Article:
replied to comment from Richard Edwards

Richard, please be sure to read the CrossFit Journal article, "Race-Day Fueling," which was actually written by Max. Having a plan for nutrition and actually putting that plan into practice should be priority number one.


Allard Schmidt wrote …

This is interesting stuff, i have done 5 IM's in the past the last was in 1996. By PB is 10:08.29 but i always had a terrible run (>4 hours) due to muscle fattige and be out of energy. I really wanted to finish below 10 hours but also finish strong on the run. Since i'm just started this year with CF is see there might me an opportunity to go back to IM's and eventually dive below 10:00 hours using the CF and CFE protocols. At the moment i'm interested in more performance data from triathletes to find out if a sub 10 hour IM would be possible?!


Hey Allard.

Before calling my protocol "CrossFit" or "CrossFit Endurance" I used many of this protocol's principles to complete 3 Ironmans in 9:55, 9:55 and 9:45. As for more performance data, I don't know where else we can recruit and share such data as this protocol has not gained widespread acceptance in the endurance community. That changes every weekend, but at the moment there is not a groundswell of support for this type of training in the traditional endurance community circles. What was so special about this year's race at Ironman Lake Placid is that we had 9 athletes who used this protocol exclusively. Such performances are doing wonders to help show the potential of this training and paving the way for more athletes to follow. Good luck in getting back in the game and let us know how we can help!



Allard Schmidt wrote …

Tnx for your reply Max. I'm sure that "lack of stamina" and muscle fatigue stopped my body from running the IM Marathon's strong. To be honest most of those races I was already 'empty' after 160km biking. I'm planning to implement the CFE protocol in my future IM adventures. My CF trainer is CFE certified so he will be able to guide me in right direction.


wrote …

guys,this is all so helpful...where exactly do i find the training routines for endurance training...i use the main page for WODS..but not sure about the endurance training...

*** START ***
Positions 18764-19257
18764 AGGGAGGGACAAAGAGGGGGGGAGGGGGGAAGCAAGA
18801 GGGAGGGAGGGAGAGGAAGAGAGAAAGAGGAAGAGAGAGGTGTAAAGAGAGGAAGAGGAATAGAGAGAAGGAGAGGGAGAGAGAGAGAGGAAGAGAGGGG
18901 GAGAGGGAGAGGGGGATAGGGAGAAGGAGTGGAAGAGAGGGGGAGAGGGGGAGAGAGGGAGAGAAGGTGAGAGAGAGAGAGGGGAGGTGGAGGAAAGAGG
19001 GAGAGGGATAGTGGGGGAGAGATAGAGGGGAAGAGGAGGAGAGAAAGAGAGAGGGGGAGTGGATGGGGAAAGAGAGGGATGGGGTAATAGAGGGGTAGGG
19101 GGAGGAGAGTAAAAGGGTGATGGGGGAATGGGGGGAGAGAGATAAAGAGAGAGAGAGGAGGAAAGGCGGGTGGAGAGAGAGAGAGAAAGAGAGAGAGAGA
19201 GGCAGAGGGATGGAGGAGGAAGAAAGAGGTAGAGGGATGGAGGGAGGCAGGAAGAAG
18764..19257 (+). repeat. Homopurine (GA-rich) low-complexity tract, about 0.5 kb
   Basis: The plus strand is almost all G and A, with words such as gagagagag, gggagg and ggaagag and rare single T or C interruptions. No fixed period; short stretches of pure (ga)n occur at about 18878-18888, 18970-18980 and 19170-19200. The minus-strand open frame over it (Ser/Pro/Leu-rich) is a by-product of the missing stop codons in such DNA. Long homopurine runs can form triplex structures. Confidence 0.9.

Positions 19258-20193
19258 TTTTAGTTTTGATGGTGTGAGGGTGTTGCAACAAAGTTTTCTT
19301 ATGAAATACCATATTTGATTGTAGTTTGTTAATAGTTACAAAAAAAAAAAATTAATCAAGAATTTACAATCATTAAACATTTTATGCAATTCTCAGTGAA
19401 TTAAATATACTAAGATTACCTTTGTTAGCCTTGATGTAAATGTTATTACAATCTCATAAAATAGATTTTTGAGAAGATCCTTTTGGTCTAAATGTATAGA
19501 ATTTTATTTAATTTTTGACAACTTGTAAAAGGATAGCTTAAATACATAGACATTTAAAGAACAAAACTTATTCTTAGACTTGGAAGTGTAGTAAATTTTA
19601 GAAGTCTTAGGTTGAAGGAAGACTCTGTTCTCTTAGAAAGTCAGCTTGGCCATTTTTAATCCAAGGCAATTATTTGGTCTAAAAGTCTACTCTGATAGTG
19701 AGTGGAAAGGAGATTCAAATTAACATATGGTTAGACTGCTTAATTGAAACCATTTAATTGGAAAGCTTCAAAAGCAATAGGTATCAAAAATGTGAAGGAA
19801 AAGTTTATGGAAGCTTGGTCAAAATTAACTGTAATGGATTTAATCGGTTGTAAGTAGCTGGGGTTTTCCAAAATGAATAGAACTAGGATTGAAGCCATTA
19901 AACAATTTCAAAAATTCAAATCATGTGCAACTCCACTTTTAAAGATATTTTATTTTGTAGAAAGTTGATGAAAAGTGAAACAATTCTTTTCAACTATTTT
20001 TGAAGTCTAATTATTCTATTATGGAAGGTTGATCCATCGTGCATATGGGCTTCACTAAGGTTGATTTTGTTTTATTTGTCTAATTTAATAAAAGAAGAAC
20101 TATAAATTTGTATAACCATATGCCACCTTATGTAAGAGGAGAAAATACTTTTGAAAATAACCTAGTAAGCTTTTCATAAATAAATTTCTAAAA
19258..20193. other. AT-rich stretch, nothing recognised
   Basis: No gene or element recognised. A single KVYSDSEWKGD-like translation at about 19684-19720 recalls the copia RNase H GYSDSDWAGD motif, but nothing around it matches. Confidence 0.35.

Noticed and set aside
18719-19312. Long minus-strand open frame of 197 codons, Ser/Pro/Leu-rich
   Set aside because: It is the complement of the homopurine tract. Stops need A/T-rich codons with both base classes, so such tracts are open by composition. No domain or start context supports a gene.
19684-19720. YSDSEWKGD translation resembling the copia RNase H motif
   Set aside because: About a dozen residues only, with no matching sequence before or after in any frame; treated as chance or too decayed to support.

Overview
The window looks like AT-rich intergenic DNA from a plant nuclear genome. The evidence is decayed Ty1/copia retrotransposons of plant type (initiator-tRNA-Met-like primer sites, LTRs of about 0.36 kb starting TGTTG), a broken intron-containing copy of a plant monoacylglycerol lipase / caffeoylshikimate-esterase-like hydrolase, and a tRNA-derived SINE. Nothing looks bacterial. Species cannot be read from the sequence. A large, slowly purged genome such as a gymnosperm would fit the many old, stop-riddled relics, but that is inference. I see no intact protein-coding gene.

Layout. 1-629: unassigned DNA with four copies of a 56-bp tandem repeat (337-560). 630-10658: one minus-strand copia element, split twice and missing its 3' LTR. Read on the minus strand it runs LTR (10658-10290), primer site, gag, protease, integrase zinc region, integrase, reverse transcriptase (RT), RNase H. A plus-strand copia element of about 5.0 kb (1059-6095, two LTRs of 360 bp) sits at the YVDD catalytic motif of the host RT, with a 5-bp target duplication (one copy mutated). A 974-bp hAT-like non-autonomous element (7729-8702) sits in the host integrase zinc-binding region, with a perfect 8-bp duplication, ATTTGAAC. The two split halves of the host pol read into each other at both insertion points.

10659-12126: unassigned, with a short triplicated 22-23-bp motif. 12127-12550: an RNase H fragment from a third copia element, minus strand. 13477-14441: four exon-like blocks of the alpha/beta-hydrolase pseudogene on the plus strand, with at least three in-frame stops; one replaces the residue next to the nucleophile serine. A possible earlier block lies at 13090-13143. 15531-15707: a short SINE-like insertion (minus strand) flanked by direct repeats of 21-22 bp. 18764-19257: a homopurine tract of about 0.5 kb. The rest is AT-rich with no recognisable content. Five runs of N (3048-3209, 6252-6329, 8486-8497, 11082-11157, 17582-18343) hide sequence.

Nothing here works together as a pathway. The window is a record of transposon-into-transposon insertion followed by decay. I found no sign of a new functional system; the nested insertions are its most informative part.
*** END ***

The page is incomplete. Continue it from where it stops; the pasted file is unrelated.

replied to comment from Richard Edwards

Richard - thanks for your commitment to trying CFE for an Ironman. I am considering the same and I am really looking fwd to your review.


wrote …

Hi all. Tim here from 'down under' in New Zealand. I've just done my first crossfit session this morning and although I had to have a 'nanna nap' this afternoon, I loved it! I've been looking at cross fit for a while and more, CFE as Ironman is 'my thing'. I'm doing Ironman NZ in March 2012 and going to use CFE to get there. My aim is a sub 10 hour race so it'll be a great experiment for you all as you can watch over your Winter as I race during summer. This'll be IM #5 for me. I'm married (want to stay that way), have 5 children and am MD of an advertising agency + 44 years old so i can see how the CFE protocol 'fits' my life but also how it'll cover my major weakness which is lack of strength/endurance in the last 2 hours of the race. This morning piggy backing a 95kg rugby player up a hill is going to make a hill at 30km into an IM marathon seem 'ok'

If anyone has advanced their IM CFE train since commenting on this thread, I'd be keen to hear how you're going

Max, your sub 10s in IM show it's possible. Not sure if I have your 'pedigree' or lungs or legs, but I'm keen give CFE a go to go for kona qualification. I'll need a 9:55 -10:15 time in my age group which'll be a 45-60 min PB. Big jump, but ya gotta have a challenge! Pretty sure paleo/primal food and CFE will get me there... Happily, strong and with my wife happy too

I'll set up a blog so you can follow. 'Kia Kaha' as we say down here in Maori